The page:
First Bill Gates brought us a better condom. Now, the billionaire philanthropist and Microsoft founder is taking birth control to an even more amazing level.
Gates is backing a long-lasting implantable birth control device that can be turned on and off with a remote control. With this device -- a tiny hormone-emitting microchip -- women who decide they are ready to conceive can essentially flip a switch and start trying, according to the MIT Technology Review.
The Bill and Melinda Gates' foundation gave $4.6 million to the Massachusetts-based startup behind the device, MicroCHIPS in January.
A diagram showing how the wireless implant works. (Courtesy of MicroCHIPS)
"The ability to turn the device on and off provides a certain convenience factor for those who are planning their family," Dr. Robert Farra, president and Chief Operating Officer of MicroCHIPS, told the BBC this week.
The device can also last up to 16 years -- more than three times as long as any comparable implantable devices on the market, including IUDs.
The founder and former CEO of Microsoft, probably the richest "nerd" on the planet, is becoming quite the good-sex philanthropist. Last month, the Gates Foundation awarded a $100,000 grant to the University of Wollongong in Australia to create a condom that allows for more sensation -- and that's only one of 11 different condom projects the foundation backed.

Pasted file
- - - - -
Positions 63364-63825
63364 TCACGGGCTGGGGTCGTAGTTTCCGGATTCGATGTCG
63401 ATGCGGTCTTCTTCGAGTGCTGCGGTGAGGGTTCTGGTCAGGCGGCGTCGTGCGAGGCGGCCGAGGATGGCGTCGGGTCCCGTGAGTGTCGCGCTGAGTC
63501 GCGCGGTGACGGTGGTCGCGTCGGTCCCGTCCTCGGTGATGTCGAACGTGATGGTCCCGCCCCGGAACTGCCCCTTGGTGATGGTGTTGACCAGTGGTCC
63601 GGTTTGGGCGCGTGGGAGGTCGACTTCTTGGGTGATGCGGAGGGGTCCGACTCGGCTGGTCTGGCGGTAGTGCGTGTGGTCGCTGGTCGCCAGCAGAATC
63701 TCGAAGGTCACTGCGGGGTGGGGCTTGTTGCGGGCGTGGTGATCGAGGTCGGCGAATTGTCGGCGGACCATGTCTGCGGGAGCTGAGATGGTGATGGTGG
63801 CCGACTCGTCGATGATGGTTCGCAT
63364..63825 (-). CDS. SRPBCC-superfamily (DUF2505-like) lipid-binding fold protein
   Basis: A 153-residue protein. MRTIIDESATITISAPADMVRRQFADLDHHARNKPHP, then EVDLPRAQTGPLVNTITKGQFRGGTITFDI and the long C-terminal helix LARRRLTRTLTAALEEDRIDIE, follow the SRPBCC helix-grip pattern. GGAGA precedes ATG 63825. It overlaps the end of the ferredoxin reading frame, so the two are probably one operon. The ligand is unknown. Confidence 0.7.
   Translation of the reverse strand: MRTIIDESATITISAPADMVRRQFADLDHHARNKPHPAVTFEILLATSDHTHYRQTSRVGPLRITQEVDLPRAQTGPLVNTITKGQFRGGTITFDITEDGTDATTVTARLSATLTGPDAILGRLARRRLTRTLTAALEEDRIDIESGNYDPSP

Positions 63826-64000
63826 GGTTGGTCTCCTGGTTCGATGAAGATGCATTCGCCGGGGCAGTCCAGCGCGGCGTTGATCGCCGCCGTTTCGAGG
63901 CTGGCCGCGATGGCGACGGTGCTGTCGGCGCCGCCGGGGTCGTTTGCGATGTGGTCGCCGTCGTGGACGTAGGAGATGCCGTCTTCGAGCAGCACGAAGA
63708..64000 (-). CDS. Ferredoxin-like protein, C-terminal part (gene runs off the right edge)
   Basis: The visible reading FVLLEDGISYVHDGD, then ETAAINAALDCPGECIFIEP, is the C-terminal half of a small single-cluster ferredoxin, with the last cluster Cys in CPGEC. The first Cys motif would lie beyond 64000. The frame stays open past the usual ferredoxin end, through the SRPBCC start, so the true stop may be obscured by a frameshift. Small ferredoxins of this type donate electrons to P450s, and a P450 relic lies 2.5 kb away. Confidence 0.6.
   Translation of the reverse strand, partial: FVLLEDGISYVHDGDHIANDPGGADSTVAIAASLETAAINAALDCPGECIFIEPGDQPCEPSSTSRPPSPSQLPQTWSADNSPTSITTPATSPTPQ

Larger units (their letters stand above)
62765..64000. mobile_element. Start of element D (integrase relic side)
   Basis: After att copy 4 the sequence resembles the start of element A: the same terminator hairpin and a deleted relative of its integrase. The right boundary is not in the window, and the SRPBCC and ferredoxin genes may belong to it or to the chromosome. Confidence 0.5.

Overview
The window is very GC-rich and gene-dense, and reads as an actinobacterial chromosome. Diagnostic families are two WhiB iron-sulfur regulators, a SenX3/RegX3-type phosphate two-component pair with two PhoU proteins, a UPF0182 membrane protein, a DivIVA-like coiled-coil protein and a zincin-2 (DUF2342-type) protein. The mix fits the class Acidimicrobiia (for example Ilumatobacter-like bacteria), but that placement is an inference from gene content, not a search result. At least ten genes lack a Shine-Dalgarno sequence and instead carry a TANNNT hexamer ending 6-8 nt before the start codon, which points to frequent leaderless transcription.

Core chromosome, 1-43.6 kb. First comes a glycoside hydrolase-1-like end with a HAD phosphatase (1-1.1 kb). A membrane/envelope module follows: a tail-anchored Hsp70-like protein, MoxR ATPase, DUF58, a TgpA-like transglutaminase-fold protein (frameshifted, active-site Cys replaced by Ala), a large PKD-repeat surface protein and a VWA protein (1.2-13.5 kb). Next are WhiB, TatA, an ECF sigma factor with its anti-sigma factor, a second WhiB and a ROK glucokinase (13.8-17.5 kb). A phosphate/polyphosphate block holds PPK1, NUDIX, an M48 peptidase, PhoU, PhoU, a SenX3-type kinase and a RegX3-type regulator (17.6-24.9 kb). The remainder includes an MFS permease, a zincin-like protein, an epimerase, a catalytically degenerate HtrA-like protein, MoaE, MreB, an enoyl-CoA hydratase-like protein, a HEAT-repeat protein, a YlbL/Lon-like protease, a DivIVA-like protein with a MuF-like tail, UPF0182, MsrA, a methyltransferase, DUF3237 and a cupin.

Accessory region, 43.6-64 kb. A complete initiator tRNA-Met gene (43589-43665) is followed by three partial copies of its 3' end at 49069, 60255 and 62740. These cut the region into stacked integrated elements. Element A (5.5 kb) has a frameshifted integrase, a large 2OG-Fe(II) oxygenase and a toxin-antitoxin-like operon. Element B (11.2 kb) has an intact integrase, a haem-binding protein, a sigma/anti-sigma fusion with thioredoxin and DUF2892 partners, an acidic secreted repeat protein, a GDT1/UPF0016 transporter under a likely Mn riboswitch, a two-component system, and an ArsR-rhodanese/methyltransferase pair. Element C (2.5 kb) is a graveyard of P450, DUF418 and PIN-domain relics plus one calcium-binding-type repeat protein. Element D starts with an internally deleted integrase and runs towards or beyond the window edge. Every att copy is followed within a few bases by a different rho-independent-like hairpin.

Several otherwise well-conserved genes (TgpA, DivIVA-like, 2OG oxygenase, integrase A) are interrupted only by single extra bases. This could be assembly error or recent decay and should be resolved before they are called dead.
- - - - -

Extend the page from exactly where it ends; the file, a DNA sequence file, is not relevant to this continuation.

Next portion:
The technology behind the implant was originally created in the 1990s by MIT researchers Robert Langer and Michael Cima and PhD student John Santini, who later licensed it out to MicroCHIPS.
But the idea for the device apparently came from Bill Gates himself. When Gates visited Langer’s MIT lab, he asked whether it would be possible to develop a birth control method that could be used for many years and turned on and off at will, according to MIT Technology Review. Langer pointed Gates toward MicroCHIPS.
The tiny chip is designed to be implanted under the skin and stores a supply of the pregnancy-preventing hormone levonorgestrel in hermetically sealed reservoirs on a microchip inside the device. An electric current passes through the ultra-thin seal to melt it, releasing 30 micrograms of the hormone per day.
MicroCHIPS still needs to conduct pre-clinical testing on the implant, which it hopes to do next year, and then file an application with the Food and Drug Administration. MIT Technology Review also noted that the technology will need to be heavily encrypted to prevent hackers from accessing the device.
Its creators hope to bring the device to market by 2018.